Who is next on sanctions list?
Kampala, Uganda | THE INDEPENDENT | The most significant aspects of the sanctions the American government has placed on former Inspector General of Police, Gen. Kale Kayihura are two; the timing and their broadness.
The timing of the American announcement is important; just 16 months to the 2021 general elections.
On this point, the sanctions statement by U.S. Secretary of State Mike Pompei said the actions against Kayihura underscore America’s concern with human rights violations and abuses in Uganda. It pledged America’s support for accountability for those who engage in such violations and abuses. “We call on the Ugandan government to respect human rights and fundamental freedoms, including the freedoms of expression and peaceful assembly,” the statement said.
According to many commentators, the American demands on freedoms of expression and peaceful assembly will be difficult for the Ugandan government to allow in 2021. Special attention will be on the police force, the Chieftaincy of Military Intelligence, the Internal Security Agencies, the Local Defence Units, RDCs and overzealous politicians. To this group, the Americans are saying “we will be watching”.
Based on this, many commentators who have heard similar noises and seen similar actions from the Americans in almost all previous elections have been asking a single question: Apart from barking threats, what is America prepared to do this time?
That might explain why the American sanctions against Kayihura are so broad and severe; they target his family also and extend beyond travel restriction and warn any individual or business not to do any business with Kayihura.
America will not give Kayihura or any member of his close family a visa. According to several international law experts The Independent has spoken to, the American sanctions are designed to ensure that Kayihura and any members of his close family do not travel anywhere. They cannot fly on a plane operated by a company that does business with America or bank in a bank that does business with America. The legal experts say the Kayihura name is now flagged with a red alert internationally.
That Kayihura’s name is now listed together with notorious Ugandan names like Joseph Kony, commander of the Lord’s Resistance Army (LRA) rebels and his son Kony Salim Saleh and commanders Lokweny Okot.
The list also has notorious names like Jamil Mukulu, the jailed head of the Allied Democratic Forces (ADF) rebels and their commanders like Junju Abdullah aka Steven Alilabaki and Hussein Muhammad aka David Kyagulanyi.
The list also has names of companies like Machanga Ltd which has links to mineral trade in the DR Congo and is connected to Paul Malong, a powerful South Sudanese. Another listed company is Uganda Commercial Impex said to operate in the Karamoja area but with offices on Kanjokya Street in Kampala.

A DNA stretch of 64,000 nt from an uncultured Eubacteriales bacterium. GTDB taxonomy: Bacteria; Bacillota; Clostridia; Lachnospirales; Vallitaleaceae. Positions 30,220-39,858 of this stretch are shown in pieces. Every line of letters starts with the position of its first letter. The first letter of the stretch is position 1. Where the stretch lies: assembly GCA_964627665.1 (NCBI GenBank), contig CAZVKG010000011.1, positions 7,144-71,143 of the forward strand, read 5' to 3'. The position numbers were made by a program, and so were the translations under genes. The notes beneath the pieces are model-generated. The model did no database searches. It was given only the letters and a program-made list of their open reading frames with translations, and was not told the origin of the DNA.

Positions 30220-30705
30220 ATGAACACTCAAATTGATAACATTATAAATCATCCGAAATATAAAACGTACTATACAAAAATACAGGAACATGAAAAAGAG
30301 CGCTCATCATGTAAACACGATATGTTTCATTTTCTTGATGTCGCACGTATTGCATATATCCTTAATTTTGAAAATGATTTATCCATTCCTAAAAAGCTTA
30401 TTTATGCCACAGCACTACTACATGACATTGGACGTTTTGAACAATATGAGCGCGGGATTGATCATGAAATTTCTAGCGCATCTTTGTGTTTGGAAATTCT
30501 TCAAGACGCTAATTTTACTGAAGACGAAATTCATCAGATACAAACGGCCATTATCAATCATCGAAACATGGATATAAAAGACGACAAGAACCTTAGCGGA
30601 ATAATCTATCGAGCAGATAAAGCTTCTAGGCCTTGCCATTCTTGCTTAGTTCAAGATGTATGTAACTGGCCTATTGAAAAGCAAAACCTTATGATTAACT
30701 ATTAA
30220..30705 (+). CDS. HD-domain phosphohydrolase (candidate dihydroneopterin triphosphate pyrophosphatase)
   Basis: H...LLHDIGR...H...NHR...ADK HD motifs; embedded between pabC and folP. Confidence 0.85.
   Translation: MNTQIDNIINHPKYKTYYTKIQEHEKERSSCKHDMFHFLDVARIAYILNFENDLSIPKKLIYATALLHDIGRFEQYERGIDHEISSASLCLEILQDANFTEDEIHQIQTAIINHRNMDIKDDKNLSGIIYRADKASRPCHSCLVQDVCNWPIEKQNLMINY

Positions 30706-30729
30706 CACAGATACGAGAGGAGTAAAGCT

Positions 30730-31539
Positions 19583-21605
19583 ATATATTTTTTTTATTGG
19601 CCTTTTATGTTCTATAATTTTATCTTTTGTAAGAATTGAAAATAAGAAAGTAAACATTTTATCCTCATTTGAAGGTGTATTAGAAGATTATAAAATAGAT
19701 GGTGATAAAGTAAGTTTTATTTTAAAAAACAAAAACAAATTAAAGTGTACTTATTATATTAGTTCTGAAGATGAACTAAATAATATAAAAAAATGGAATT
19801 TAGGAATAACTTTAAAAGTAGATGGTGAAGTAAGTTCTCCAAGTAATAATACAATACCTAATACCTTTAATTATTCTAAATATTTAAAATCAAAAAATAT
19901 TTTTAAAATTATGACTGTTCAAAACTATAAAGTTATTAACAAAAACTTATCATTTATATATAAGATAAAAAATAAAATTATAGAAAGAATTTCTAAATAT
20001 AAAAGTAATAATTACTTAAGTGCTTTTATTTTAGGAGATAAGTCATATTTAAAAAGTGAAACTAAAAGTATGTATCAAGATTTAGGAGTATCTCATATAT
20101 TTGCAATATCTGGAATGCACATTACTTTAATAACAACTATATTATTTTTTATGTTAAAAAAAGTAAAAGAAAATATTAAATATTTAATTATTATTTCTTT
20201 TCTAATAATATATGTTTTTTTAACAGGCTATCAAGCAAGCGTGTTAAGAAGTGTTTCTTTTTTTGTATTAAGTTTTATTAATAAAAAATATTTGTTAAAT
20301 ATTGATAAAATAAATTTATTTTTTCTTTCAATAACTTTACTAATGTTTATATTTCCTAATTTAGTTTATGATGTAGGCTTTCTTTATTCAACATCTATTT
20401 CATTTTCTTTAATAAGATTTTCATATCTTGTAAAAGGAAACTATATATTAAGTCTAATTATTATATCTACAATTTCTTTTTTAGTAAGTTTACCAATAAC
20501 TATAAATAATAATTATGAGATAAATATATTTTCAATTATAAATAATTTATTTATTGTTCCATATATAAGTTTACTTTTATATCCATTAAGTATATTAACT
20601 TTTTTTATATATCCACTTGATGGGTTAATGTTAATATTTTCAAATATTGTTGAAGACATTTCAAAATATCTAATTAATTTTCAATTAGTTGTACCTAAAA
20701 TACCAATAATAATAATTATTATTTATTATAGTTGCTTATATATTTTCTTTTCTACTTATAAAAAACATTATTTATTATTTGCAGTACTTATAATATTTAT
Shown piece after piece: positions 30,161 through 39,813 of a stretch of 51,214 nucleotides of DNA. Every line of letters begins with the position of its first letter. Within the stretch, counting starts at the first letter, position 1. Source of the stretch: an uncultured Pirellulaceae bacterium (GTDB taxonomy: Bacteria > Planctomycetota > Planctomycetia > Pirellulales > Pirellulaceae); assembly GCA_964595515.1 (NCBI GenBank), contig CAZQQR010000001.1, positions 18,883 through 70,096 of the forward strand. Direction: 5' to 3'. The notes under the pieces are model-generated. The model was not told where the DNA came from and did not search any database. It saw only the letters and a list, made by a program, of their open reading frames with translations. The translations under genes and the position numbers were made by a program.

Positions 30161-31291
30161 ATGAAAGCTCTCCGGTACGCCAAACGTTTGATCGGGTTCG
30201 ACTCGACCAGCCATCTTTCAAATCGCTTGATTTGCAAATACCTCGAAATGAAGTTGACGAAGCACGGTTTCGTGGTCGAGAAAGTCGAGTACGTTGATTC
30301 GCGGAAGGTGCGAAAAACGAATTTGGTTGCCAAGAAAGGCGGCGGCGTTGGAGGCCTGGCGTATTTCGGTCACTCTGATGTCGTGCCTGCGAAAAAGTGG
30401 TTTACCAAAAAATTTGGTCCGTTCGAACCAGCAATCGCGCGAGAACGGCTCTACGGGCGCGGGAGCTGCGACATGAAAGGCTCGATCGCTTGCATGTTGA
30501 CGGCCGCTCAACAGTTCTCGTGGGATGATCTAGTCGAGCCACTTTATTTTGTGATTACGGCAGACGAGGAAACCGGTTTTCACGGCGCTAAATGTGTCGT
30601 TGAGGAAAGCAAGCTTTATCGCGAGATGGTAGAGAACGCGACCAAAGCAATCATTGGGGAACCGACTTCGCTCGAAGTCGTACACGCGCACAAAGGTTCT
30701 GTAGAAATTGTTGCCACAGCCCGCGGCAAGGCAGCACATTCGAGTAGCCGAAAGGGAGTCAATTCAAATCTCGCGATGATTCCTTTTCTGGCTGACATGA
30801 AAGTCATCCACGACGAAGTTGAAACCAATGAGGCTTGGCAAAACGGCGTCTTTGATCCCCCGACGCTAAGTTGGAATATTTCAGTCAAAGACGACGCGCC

In addition to the public designation of Kale Kayihura, the Department has also publicly designated his spouse, Angela Umurisa Gabuka, his daughter, Tesi Uwibambe, and his son, Kale Rudahigwa in connection to the alleged “significant corruption or a gross violation of human rights”. For the young Kayihuras, the designation is a potential career stopper. No foreign university or organisation will want to be associated with them for fear of reprisal from the Americans.
Kayihura’s alleged crimes
The Americans are doing all this because, they say, they have credible information that Kayihura, who headed police from 2005-2018, was involved in torture and/or cruel, inhuman, or degrading treatment or punishment. They say Kayihura committed the crimes through command responsibility of the Flying Squad; a specialised unit of the Uganda Police Force that reported directly to him.
The charges are that, as the IGP for the UPF, Kayihura led individuals from the UPF’s Flying Squad Unit, which engaged in the inhumane treatment of detainees at the Nalufenya Special Investigations Center (NSIC).
The statement says: Flying Squad Unit members reportedly used sticks and rifle butts to abuse NSIC detainees and officers at NSIC are accused of having beaten one of the detainees with blunt instruments to the point that he lost consciousness. Detainees also reported that after being subjected to the abuse they were offered significant sums of money if they confessed to their involvement in a crime.